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Like so many artifacts, the Bayeux Tapestry survived through luck and endeavours of certain individuals and groups. Following its construction in the decade following the battle, the exact date or time it took to construct is not known, it was transported to Bayeux. Here we assume, it was put on display in the Church of Notre Dame, which was consecrated by Bishop Odo in 1077. We know that the Tapestry remained within the Cathedral walls for the next 400 years because an inventory of treasures catalogued it. Little is known or interest shown for almost another 300 years. It remained in the Cathedral. Interest began to mount around 1750 in England where it was referred to in a work entitled the Palaeographia Britannicus. No attempt was made to investigate it further by the English. In 1792 the seeds of civil war had been sown. The Tapestry was in danger. The French revolution had begun. It was at this time that the very existence of this masterpiece held in the balance. But for the actions of one man, a Lambert Leonard Leforestier, it would have been lost. The people of Bayeux now fighting for the Republic used cloth to cover their wagons. There was a shortage of cloth until somebody remembered a supply of it in the cathedral. It was removed and used to cover a wagon. When Lambert saw what was happening, he replaced the Tapestry with other cloth. The people of Bayeux, determined never to allow this to happen again, the city council set up a fine arts council to protect its treasures. It was just as well that they did because two years later in 1794 it was again to be cut up and used as decoration for a public holiday. In 1803 it was removed under protest by Napoleon and transported to Paris. Napoleon used the Tapestry as inspiration for his planned attack on his natural enemy England. When this was aborted, it was returned to the people of Bayeux.

Frightened of losing the Tapestry, the council kept the Tapestry on a scroll. It was shown only to eminent guests and dignitaries. This tended to stretch the embroidery but at least it was safe. It spent the next 15 years being moved around Bayeux for its own safety. In 1818, the existence of the Tapestry was causing great interest in England. To this end, an English draughtsman was sent to Bayeux to inspect and catalogue it. He spent 2 years making an in depth study of it. By inspecting every pin hole, he devised a programme of restoration. In 1842, repairs were affected in Bayeux. It was removed from the scrolls and displayed for all to see under glass. The Tapestry was again removed in 1870 during the Franco Prussian war but returned in its glory 2 years later. Here it remained on display until 1913 prior to the outbreak of World War 1 where it was again removed and stored in a safe place. The same action occurred during the second World War, it was removed for safe keeping and out of the hands of Nazi Germany who tended to collect art from conquered countries. On the 6th June 1944 a reverse invasion took place. This was known as D. Day. To avoid the Tapestry being damaged during the inevitable conflict, it was secretly moved to the Louvre in Paris where it was stored in their vaults. Following the surrender of Germany, the Tapestry was displayed again in Paris in all its glory. The following year it was returned to Bayeux under the jurisdiction of the municipal library. Today it is on display in Bayeux, located specifically at Centre Guillaume le Conquérant and can be viewed by the general public.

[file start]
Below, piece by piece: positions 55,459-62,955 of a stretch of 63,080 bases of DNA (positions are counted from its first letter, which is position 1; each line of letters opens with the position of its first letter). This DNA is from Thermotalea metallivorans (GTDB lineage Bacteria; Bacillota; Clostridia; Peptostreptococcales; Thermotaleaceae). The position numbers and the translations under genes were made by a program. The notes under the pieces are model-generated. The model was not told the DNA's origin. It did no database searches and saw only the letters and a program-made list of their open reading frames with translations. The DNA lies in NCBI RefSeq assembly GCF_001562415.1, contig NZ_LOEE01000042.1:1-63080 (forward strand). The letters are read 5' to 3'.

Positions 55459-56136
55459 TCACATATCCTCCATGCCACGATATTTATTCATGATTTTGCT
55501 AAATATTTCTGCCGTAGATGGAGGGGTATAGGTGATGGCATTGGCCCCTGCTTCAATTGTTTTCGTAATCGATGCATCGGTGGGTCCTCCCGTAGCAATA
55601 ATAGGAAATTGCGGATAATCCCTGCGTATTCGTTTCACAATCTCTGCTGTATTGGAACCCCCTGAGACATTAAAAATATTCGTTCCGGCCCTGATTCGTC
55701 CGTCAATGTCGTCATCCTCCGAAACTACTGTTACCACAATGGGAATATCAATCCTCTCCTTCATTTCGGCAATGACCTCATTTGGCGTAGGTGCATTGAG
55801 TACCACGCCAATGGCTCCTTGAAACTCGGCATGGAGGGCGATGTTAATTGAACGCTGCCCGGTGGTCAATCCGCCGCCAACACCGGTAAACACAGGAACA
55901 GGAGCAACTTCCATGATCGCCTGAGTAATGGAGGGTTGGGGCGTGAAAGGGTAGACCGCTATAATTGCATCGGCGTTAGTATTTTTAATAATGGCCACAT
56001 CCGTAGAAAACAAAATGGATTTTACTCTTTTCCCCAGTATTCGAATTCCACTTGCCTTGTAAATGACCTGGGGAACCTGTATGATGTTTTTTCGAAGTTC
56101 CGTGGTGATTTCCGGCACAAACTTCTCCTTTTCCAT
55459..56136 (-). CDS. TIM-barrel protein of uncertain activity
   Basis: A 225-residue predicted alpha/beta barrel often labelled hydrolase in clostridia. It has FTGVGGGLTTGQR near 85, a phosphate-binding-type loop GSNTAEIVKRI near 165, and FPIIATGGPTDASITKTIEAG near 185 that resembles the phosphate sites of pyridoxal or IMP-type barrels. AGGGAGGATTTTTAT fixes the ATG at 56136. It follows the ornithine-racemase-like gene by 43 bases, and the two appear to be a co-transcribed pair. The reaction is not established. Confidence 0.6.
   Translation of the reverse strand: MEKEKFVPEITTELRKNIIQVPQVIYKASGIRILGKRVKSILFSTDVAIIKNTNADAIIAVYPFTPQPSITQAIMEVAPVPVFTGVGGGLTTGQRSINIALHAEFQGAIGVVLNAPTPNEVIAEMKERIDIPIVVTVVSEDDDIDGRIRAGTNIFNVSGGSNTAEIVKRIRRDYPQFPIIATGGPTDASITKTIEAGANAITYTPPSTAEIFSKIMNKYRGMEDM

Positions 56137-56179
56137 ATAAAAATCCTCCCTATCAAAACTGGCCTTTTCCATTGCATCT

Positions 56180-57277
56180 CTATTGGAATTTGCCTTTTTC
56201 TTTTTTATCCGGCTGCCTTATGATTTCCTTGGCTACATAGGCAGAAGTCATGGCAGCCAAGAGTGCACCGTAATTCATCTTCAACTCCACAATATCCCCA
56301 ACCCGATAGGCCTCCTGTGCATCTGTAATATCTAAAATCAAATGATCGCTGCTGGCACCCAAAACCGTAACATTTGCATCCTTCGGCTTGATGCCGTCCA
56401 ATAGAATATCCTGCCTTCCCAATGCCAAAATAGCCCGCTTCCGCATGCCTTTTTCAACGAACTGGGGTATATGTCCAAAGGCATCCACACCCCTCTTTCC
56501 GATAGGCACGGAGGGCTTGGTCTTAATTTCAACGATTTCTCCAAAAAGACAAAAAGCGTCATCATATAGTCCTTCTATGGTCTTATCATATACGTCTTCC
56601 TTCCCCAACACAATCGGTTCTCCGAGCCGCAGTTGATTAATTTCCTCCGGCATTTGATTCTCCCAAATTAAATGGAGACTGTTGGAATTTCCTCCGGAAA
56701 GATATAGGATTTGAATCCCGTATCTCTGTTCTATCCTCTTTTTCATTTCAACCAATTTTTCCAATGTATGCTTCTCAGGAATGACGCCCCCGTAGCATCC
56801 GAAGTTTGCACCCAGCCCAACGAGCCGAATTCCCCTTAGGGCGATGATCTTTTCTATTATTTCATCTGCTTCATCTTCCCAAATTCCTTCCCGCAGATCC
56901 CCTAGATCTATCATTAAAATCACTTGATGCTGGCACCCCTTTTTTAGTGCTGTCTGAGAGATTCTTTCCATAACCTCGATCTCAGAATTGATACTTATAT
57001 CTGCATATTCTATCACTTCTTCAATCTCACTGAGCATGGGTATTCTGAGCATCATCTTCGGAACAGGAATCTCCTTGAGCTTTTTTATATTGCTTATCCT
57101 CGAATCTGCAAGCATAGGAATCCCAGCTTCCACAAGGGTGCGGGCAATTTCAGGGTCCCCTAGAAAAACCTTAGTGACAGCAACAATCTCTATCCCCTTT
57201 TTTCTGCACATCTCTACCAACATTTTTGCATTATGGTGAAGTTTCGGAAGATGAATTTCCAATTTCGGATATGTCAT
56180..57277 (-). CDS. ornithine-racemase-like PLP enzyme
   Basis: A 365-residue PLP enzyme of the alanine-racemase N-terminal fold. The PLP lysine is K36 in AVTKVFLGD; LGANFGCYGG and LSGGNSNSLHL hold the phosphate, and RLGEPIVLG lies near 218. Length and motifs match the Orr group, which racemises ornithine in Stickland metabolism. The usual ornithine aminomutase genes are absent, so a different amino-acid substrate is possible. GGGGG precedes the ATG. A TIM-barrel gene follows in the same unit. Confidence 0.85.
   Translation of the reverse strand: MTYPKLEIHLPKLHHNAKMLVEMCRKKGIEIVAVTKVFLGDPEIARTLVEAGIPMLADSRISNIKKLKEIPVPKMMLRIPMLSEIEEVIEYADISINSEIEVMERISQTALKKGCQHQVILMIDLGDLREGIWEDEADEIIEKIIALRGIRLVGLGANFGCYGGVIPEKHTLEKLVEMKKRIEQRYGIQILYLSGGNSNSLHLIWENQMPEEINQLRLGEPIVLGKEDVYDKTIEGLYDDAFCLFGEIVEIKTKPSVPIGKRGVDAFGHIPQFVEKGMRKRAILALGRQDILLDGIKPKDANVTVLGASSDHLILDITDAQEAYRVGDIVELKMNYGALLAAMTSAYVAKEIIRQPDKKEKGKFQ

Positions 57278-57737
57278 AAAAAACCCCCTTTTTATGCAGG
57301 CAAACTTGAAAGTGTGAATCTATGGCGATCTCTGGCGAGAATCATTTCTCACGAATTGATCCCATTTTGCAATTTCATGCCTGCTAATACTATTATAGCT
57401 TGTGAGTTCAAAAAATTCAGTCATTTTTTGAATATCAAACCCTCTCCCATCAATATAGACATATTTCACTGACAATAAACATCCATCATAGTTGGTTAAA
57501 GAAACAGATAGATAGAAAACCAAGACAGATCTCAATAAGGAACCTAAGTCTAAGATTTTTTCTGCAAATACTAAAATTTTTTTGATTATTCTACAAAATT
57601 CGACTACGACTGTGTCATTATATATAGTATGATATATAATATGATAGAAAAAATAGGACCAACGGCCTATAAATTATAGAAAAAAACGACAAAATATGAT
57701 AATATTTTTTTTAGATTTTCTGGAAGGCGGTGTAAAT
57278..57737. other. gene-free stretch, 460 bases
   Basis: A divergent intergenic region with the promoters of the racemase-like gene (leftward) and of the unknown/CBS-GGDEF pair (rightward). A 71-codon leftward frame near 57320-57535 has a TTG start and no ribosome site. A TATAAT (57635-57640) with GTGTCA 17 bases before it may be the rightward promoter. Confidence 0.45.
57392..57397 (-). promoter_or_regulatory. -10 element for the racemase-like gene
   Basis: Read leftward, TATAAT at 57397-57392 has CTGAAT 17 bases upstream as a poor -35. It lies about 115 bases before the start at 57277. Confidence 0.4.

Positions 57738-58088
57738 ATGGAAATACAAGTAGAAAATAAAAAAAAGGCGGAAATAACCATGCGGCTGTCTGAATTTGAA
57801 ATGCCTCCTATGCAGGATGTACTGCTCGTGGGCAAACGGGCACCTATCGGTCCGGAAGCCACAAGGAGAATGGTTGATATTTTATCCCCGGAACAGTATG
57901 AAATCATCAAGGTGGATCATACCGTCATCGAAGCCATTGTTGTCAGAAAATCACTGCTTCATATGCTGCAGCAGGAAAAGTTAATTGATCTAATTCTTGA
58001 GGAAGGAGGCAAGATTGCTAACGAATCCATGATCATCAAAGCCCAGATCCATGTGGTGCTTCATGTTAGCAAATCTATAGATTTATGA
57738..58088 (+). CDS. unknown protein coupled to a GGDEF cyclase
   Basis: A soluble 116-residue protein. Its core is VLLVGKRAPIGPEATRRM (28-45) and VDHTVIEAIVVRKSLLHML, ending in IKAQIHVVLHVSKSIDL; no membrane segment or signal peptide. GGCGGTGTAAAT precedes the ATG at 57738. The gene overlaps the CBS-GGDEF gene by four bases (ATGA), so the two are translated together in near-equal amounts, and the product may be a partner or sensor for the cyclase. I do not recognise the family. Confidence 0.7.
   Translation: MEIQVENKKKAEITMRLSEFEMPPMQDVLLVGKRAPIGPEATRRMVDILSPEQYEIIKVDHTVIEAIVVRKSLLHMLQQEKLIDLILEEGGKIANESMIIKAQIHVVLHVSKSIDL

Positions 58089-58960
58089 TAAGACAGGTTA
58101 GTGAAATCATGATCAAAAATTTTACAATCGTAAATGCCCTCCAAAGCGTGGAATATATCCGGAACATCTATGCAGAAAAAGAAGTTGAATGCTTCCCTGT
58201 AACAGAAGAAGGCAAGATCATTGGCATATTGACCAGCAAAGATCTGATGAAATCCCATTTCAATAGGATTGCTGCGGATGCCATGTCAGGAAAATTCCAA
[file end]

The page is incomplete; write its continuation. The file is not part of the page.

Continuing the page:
Some stats: The tapestry contains 623 humans, 55 canines (dogs), 202 equines (horses), 41 ships, 49 trees and almost 2000 Latin words.

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Released: October 20, 2000 / Updated: March 25, 2008